10 – Myrtus communis / Common Myrtle

If you pardon the pun this one stumped me a little, because depending on where it grows it could be described as a woody plant, and therefore in my view not a tree, but it was significant enough for God to instruct His people to use its branches in an act of remembrance (mitzvah) or Feast of Tabernacles which is still done today among the Jewish people.  So here goes.

Myrtus communis Pregabalin purchase canada , overnight shipping on generic Misoprostol Common Myrtle

Well known in biblical times, native across the Mediterranean region, Macaronesia, western Asia, and the Indian subcontinent, and known to horticulture for centuries it was not until 2010 that the RHS decided to recognise it with an Award of Garden Merit.

The plant is an evergreen shrub or small tree, growing 16 ft tall. Leaves are 2 ins. long and smell divine when crushed. Copious white flowers cover the branches attracting pollinators in long dry summers, that will produce blue-black fruits for birds to disperse in the Autumn.

A sprig of myrtle from Queen Victoria’s wedding Bouquet was planted as a slip at Osbourne House Isle of Wight which grew successfully, and since then foliage has been used in every Royal Wedding bouquet since.

The tree is first mentioned in the book of Leviticus as part of Jewish law where they are instructed by God through Moses to remember their wanderings through the dessert because of their disobedience.  Lev 23 v 40   Being an evergreen and a tree of great fragrance and blossom, it speaks of hope, promise, and new beginnings.  The whole nation of Israel wandered in the desert for 40 years until all of those who had worshiped the golden calf they had built from their jewellery while Moses was receiving the ten commandments had breathed their last, and lived in tents (tabernacles) they had to remember this.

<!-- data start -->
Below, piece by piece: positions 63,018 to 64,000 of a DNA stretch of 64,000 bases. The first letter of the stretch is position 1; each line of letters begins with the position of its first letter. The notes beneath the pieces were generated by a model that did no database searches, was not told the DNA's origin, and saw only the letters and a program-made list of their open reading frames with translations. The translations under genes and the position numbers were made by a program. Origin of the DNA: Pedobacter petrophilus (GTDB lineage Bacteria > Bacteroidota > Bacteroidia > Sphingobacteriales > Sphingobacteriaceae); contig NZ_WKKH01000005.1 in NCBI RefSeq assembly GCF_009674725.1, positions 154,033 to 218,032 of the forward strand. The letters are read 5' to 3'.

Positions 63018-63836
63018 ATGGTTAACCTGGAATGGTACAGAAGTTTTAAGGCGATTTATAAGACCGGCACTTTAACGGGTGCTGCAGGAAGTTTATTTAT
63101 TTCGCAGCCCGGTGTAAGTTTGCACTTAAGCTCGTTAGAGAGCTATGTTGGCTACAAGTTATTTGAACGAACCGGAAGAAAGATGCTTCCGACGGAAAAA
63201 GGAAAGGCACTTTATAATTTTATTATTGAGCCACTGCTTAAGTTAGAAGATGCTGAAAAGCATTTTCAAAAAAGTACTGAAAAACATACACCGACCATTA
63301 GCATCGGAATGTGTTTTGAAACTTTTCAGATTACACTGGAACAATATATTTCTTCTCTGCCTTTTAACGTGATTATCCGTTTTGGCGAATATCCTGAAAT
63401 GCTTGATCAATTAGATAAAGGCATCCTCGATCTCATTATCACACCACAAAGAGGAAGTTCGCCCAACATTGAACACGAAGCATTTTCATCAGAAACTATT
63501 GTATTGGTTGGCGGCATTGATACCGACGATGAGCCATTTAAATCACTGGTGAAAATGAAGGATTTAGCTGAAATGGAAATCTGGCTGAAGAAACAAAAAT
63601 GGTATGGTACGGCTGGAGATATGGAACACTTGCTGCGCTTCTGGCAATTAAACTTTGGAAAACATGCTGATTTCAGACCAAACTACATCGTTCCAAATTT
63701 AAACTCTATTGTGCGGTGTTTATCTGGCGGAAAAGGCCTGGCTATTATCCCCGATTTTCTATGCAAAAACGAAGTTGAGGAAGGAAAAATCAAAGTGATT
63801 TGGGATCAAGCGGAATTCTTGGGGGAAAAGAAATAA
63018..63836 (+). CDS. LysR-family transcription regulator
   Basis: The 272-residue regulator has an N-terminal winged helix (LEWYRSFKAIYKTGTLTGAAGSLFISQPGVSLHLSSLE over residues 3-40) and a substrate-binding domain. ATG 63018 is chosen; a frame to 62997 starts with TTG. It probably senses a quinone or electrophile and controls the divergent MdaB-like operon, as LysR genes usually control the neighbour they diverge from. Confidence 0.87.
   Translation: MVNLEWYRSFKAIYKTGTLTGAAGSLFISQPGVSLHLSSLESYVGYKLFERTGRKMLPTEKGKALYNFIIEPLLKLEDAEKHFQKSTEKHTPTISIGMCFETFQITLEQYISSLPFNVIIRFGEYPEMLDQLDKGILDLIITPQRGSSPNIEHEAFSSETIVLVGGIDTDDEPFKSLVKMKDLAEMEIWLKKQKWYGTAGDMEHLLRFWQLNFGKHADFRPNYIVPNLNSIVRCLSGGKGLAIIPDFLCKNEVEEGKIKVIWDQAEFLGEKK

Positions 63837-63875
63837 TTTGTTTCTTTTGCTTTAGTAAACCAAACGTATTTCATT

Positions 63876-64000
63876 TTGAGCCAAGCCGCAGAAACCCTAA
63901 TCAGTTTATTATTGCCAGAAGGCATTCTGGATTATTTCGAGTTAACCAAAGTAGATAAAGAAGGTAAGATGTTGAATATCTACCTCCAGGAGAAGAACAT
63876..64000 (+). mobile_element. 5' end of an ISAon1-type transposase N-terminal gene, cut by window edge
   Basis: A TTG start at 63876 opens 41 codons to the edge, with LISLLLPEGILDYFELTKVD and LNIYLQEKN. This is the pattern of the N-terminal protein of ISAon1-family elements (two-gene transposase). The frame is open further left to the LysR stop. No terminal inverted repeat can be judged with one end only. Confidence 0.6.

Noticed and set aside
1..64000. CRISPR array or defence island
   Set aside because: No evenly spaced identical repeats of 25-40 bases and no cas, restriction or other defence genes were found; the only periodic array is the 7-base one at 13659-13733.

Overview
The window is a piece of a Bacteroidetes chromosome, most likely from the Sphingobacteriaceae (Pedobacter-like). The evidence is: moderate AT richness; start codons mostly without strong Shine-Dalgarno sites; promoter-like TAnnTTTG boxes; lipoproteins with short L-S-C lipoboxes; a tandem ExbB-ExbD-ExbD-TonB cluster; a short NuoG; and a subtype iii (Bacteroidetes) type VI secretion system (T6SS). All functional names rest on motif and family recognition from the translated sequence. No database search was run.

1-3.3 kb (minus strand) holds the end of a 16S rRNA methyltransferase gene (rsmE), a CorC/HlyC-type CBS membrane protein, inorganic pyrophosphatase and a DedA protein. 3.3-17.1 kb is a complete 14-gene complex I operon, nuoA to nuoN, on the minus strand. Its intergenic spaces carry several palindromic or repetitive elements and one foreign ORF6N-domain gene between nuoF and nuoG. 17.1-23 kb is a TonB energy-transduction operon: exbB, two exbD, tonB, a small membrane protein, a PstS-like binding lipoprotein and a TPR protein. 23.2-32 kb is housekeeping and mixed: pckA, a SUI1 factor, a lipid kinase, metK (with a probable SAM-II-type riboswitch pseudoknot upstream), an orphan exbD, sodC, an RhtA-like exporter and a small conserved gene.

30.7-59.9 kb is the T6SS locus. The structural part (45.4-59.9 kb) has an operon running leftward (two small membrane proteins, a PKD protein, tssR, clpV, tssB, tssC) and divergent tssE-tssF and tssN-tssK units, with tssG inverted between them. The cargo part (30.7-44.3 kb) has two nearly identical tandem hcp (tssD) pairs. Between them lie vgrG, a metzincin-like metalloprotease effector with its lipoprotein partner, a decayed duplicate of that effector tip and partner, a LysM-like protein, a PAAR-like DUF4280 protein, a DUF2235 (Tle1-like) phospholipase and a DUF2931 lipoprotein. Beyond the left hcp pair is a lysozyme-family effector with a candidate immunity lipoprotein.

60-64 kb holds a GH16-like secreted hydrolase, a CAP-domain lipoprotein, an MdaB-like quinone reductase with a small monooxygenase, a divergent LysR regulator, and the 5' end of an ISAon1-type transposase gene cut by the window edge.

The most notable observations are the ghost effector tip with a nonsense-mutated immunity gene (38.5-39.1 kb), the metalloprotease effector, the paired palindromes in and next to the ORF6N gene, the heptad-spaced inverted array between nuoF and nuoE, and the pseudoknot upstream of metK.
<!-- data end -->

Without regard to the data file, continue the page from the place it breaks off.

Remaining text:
We come across the myrtle next in prophetic book of Isaiah in Ch 41 v 19, and 55 v 13 where God himself plants myrtles in the wilderness and replaces briars with them He thinks of them so highly within his creation.  Next, we come across them again in Neh. 8 v 15 when Ezra read out the Torah the Levitical law I mentioned earlier, about ritual and where they had come from and God had blessed them.  Lastly it is mentioned within Zechariah’s prophetic visions in Ch 1 v 8, 10 – 11, where the angel of God is on a red horse among myrtle trees.

It is clear to me that the common myrtle signifies blessing of enormous proportions and that our relationship with God and its condition should never be forgotten either.  Using a little bit of poetic licence here but I’m not sure if you heard St Pauls Cathedral the only place of worship not to be affected in any by the London blitz in WW2 have opened an online book of remembrance for all those who have lost their lives in this pandemic, which is now approaching 40,000.  Due to Covid 19 many people across generations have been unable to say goodbye to loved ones.  Quite interesting that myrtle foliage is used in Royal Wedding Bouquets since 1840 and will continue to be so and our monarchs are deemed Heads of the Church since the Reformation.  A fitting act of remembrance then for the established church.  So is Mitzvah for Israel and so is Breaking of Bread for us Christians. But can we honestly say we know God intimately enough, to be as evergreen as HE wants us to be,  to blossom within this pandemic as brightly as HE desires, and, to  be used for our Feast of Tabernacles for now and for future generations.